Joseph Mallord William Turner

Tracing of a Perspective Construction of a House

c.1810

View this artwork by appointment, at Tate Britain's Prints and Drawings Rooms

Artist
Joseph Mallord William Turner 1775–1851
Medium
Pen and ink and graphite on paper
Dimensions
Support: 565 x 767 mm
Collection
Tate
Acquisition
Accepted by the nation as part of the Turner Bequest 1856
Reference
D17051
Turner Bequest CXCV 81

Catalogue entry

This tracing, overlaid with some perspective construction, was made from a preparatory drawing of a house in perspective (Tate D17053; Turner Bequest CXCV 83) while Turner was preparing for his lectures as Professor of Perspective at the Royal Academy. Maurice Davies finds the preparation of the diagrams associated with this tracing to be unusual:
For complex lecture diagrams [Turner] normally first carried out a very careful pencil and ink drawing, based on a detailed perspective construction. He then traced the outlines of the drawing and added a simplified version of the main details of the construction to give the lecture diagram. He sometimes enlarged the tracing, possibly using a pantography, or possibly the eye. Even in the latter case he normally kept the viewpoint in exactly the same position. In addition to the lecture diagram showing the construction, he sometimes also prepared a watercolour of the results, also based on the tracing. For diagram 36, he seems to have begun to follow his normal procedure: there is a carefully prepared pencil construction [D17053; Turner Bequest 83], a watercolour based on a tracing made from this [D17052; Turner Bequest CXCV 82; also numbered 36] and a further tracing overlaid with some details of a perspective construction [the present D17051]. However, the latter was abandoned incomplete (the partially shown construction appears to be incorrect in yet another way). The diagram Turner eventually completed [Diagram 36; Tate D17050; Turner Bequest CXCV 80] is not based on the initial pencil drawing. The angle of view of the building is different and it appears to have been drawn free-hand, possibly based on the small sketch in the first draft of the lecture.1 1 Several of the lines are not straight and the sides of the building do not recede accurately to the (incorrect!) vanishing points.2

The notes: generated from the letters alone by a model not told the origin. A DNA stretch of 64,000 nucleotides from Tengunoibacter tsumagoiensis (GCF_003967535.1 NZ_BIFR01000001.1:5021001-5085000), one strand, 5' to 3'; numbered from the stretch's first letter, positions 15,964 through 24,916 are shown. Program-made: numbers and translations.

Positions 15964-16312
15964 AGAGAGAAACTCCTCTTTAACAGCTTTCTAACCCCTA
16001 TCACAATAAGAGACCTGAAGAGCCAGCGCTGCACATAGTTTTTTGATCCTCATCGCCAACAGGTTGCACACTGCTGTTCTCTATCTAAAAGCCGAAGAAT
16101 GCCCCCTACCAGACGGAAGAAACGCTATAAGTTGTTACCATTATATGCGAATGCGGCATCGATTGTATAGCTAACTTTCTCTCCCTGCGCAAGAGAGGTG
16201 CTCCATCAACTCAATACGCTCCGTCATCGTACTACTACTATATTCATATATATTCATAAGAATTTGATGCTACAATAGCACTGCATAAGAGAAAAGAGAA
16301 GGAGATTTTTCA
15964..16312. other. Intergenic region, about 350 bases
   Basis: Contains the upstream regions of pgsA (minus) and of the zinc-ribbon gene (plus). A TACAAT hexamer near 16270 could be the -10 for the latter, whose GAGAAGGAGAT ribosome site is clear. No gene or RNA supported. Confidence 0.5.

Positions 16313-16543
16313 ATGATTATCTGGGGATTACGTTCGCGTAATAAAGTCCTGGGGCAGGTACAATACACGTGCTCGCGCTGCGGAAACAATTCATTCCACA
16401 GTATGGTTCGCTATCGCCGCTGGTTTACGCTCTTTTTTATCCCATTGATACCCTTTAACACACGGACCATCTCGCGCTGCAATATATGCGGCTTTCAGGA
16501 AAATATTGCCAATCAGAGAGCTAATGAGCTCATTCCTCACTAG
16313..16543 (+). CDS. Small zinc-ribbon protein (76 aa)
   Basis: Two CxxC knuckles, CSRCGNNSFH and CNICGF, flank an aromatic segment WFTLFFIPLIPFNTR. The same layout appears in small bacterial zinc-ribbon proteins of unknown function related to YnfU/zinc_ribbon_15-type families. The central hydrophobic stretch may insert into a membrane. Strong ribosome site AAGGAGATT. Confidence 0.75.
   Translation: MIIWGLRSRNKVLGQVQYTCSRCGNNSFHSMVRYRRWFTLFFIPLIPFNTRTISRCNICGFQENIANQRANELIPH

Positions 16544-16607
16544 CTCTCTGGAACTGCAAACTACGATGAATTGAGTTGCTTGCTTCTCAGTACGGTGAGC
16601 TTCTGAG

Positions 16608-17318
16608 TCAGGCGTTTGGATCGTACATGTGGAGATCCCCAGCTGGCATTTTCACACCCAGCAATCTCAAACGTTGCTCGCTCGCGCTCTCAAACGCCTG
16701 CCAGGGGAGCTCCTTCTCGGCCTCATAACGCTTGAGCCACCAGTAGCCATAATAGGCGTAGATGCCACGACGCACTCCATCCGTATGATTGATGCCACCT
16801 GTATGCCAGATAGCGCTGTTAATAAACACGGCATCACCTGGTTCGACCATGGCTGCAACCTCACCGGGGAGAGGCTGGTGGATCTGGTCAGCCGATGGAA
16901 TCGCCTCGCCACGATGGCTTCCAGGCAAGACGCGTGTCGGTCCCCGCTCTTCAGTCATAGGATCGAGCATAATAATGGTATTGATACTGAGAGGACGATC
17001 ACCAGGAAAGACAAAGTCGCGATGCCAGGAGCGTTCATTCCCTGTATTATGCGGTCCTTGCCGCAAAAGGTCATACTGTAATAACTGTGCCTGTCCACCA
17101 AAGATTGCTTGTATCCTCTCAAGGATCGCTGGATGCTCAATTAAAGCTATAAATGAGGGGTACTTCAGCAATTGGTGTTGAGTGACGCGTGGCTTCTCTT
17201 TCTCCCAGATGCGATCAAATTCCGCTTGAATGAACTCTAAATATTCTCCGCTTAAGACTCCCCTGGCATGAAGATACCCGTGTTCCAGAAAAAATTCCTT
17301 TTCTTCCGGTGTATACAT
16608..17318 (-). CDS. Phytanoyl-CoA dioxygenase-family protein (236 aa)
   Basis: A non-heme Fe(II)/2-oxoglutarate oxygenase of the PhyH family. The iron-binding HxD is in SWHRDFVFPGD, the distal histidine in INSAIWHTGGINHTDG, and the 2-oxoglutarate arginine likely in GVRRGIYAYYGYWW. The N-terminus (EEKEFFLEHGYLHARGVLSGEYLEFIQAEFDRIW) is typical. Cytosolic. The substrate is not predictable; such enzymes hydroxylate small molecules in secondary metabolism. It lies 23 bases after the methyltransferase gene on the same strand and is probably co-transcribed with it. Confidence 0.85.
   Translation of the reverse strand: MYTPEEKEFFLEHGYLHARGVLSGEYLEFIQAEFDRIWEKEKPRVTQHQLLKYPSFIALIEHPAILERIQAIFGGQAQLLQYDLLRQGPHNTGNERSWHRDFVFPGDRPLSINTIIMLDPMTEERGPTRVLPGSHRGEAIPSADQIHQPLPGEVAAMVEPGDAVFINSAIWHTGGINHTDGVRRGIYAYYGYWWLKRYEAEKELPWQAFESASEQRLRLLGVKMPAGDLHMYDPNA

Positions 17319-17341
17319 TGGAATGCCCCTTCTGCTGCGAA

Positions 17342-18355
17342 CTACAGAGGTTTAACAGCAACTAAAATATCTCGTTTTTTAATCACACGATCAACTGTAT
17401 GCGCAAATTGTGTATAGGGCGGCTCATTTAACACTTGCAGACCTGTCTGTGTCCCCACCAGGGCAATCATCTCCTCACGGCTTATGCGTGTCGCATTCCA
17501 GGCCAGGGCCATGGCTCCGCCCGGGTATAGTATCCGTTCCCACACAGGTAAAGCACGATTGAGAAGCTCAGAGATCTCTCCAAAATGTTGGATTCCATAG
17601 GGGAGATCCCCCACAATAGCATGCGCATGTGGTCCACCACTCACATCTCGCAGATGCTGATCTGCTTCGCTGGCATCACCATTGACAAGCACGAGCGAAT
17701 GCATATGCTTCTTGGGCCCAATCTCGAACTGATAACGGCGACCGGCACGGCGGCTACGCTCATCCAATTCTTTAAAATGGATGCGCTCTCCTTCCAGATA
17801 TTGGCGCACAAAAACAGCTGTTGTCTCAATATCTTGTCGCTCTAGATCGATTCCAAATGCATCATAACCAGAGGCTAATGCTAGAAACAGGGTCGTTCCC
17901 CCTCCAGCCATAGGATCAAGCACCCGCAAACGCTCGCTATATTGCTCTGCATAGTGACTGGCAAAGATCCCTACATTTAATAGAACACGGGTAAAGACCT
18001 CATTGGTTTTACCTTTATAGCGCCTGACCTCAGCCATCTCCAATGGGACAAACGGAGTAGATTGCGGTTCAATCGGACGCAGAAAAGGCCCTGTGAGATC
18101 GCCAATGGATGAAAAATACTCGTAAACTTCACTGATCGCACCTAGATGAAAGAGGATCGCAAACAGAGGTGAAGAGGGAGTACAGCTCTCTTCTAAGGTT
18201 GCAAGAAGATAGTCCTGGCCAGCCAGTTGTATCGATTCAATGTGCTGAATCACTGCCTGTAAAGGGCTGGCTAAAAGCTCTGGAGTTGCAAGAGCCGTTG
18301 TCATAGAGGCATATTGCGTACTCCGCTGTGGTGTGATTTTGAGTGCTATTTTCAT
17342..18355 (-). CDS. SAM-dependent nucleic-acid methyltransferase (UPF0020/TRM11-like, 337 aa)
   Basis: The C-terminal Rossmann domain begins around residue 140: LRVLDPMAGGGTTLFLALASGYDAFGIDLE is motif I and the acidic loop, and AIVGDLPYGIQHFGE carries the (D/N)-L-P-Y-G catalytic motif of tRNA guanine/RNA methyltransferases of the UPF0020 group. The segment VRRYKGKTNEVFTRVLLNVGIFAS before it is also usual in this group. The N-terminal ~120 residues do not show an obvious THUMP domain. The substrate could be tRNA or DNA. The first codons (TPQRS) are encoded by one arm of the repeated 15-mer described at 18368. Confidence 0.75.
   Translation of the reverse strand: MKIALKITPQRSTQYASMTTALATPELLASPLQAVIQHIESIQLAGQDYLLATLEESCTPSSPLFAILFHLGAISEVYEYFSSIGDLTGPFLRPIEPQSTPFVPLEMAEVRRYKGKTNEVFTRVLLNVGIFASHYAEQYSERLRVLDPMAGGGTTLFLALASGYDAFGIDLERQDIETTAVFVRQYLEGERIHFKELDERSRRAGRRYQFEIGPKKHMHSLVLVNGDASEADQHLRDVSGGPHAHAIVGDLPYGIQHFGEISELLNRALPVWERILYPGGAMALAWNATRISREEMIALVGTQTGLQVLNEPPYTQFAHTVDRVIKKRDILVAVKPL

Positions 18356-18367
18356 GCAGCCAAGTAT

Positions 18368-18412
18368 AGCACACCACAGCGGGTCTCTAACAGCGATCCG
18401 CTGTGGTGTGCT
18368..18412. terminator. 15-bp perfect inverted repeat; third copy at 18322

1
Turner, ‘Royal Academy Lectures’, circa 1807–38, Department of Western Manuscripts, British Library, London, ADD MS 46151 F folio 5 verso.
2
Davies 1994, p.116.
Technical notes:
Peter Bower (unpublished notes)1 states that the sheet is Imperial size paper made by John Hayes and John Wise at Padsole Mill, Maidstone, Kent.
1
Notes in Tate catalogue files.

Andrea Fredericksen
June 2004

Revised by David Blayney Brown
January 2012

Read full Catalogue entry

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